Depeche Mode: Spirit (Columbia) Review | Under the Radar Magazine Under the Radar | Music Blog for the Indie Music Magazine
Wednesday, May 22nd, 2024  

Depeche Mode



Mar 20, 2017 Web Exclusive Bookmark and Share

It’s rare for any musician from the ‘80s to smoothly transfer its appeal past that era without seeming like they’re trying too hard to update themselves. The alternative is embracing their ‘80s-ness to such a degree it’s almost pastiche. Depeche Mode has avoided both these pitfalls with a musical and visual style so individual it transcends trends.

The group’s 14th album, Spirit, produced by James Ford (Arctic Monkeys, Florence and the Machine, Foals), sounds fresh and current. What stands out most on Spirit is its overt political theme. Musicians speak out a great deal about their political stances on social media. Depeche Mode has put its beliefs where its music is and created an album full of political statements, observations, and commands. This is not a new area for the group, who from its start has had politically charged lyrics. These have always been cushioned in so much seduction, however, that the direst outlook on the world was made to sound super sexy.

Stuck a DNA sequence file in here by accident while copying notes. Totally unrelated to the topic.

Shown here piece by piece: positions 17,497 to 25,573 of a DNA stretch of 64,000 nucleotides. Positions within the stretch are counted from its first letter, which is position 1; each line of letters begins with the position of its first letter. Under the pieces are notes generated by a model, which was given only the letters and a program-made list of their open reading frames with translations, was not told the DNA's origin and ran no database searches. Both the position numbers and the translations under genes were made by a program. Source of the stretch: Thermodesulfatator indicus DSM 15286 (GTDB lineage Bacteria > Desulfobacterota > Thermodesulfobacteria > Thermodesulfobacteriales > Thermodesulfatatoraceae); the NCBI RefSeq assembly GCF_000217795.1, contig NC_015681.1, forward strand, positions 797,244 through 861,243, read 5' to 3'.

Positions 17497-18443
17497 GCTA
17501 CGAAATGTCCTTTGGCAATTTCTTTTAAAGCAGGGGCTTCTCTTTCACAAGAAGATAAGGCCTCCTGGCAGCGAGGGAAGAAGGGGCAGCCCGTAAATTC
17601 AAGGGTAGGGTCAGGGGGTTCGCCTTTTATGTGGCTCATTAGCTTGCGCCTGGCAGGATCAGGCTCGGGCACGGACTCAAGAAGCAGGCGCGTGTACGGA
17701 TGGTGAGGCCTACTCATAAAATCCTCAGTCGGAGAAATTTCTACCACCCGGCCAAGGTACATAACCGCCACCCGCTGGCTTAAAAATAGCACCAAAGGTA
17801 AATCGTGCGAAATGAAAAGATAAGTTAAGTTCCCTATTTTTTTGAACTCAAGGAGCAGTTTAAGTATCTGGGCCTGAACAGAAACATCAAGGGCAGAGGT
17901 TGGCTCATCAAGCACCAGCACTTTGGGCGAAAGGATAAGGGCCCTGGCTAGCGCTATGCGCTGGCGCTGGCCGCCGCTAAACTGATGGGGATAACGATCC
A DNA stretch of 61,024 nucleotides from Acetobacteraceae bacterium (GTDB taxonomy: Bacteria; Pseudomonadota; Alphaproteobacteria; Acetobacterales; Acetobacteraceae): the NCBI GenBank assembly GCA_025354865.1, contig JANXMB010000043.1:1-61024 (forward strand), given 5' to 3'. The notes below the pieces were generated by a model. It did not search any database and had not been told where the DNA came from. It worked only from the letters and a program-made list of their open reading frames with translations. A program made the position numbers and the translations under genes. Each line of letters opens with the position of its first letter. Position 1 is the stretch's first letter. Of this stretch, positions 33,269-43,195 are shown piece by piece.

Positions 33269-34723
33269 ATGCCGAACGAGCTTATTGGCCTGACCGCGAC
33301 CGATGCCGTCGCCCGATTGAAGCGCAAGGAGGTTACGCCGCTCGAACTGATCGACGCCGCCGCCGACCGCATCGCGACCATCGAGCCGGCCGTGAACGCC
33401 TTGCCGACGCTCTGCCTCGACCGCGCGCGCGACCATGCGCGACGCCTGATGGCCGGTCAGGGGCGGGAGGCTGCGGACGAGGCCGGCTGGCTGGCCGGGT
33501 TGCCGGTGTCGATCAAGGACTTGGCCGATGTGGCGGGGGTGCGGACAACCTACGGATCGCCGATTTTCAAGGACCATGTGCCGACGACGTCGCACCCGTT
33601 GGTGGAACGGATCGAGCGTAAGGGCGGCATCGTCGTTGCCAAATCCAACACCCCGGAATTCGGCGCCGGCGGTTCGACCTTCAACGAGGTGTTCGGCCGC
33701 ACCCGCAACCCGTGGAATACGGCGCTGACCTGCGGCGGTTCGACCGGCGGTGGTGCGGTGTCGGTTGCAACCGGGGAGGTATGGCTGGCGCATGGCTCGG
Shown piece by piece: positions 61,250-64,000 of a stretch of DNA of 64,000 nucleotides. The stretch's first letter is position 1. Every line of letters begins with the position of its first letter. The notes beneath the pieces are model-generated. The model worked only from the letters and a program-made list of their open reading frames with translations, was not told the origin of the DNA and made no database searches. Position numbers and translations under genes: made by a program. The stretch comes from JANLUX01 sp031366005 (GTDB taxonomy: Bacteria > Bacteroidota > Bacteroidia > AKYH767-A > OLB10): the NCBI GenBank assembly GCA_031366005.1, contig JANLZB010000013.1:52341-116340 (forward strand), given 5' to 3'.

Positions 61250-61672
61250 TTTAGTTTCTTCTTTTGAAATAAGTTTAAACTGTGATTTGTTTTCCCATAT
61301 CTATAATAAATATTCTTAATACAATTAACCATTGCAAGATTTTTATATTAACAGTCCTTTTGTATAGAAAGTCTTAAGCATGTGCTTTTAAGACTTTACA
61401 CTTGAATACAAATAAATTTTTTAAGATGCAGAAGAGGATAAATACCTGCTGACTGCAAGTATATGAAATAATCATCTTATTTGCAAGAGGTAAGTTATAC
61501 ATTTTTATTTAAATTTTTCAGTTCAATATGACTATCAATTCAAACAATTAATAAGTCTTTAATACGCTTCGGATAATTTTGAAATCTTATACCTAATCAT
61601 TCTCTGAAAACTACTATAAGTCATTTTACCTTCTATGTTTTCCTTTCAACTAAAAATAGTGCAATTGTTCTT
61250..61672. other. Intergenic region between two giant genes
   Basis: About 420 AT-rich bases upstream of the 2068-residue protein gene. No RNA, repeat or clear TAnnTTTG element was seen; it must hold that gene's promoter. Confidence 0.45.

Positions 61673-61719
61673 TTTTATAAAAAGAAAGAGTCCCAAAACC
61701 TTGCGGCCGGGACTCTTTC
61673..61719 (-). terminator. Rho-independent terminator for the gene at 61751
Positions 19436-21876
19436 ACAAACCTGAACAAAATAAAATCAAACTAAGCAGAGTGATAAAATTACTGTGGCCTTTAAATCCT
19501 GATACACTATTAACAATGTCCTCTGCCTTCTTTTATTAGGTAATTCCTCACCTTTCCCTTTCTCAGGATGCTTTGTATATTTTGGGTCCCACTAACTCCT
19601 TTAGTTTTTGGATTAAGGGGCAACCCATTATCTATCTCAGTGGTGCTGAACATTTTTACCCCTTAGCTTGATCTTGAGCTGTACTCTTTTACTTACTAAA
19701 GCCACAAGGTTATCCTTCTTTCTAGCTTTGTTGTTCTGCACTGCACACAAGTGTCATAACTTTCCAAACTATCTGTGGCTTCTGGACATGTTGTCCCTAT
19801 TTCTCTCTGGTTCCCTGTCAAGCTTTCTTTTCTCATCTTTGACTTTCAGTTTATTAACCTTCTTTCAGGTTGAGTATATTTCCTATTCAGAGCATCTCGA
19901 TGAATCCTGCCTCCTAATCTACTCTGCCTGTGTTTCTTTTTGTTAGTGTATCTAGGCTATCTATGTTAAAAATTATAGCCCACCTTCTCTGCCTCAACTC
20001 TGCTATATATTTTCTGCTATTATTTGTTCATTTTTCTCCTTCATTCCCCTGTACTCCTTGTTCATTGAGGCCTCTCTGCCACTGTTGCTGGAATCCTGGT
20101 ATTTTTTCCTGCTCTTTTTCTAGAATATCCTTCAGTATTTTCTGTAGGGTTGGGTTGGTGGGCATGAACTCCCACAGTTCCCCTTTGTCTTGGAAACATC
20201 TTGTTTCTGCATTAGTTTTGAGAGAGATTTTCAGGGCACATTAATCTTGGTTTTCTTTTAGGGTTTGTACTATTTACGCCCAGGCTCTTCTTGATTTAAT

Spirit‘s timely tirades are no different. The album’s dark industrial shudders shade Depeche Mode’s patented synth-pop with an ominousness that is equal parts chilling and tantalizing. This is apparent in the thunderous shakes of “Where’s the Revolution,” the heart-pounding techno stabs of “Going Backwards,” the crackling distortion of the anxiety-inducing of “Scum,” and in the Martin Gore-vocalized beseeching, tear-jerking album closer, “Fail.”

Spirit isn’t all political agenda. There is the expected torn-up love song dotted here and there: the rumbling, bass-heavy “You Move,” the frisky, palpitating “So Much Love,” and the paced digital ballad “No More (This is the Last Time).” Whether political or romantic, the effects of both are similar. The perennial group has hit yet another career peak. (

Author rating: 8/10

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Average reader rating: 8/10


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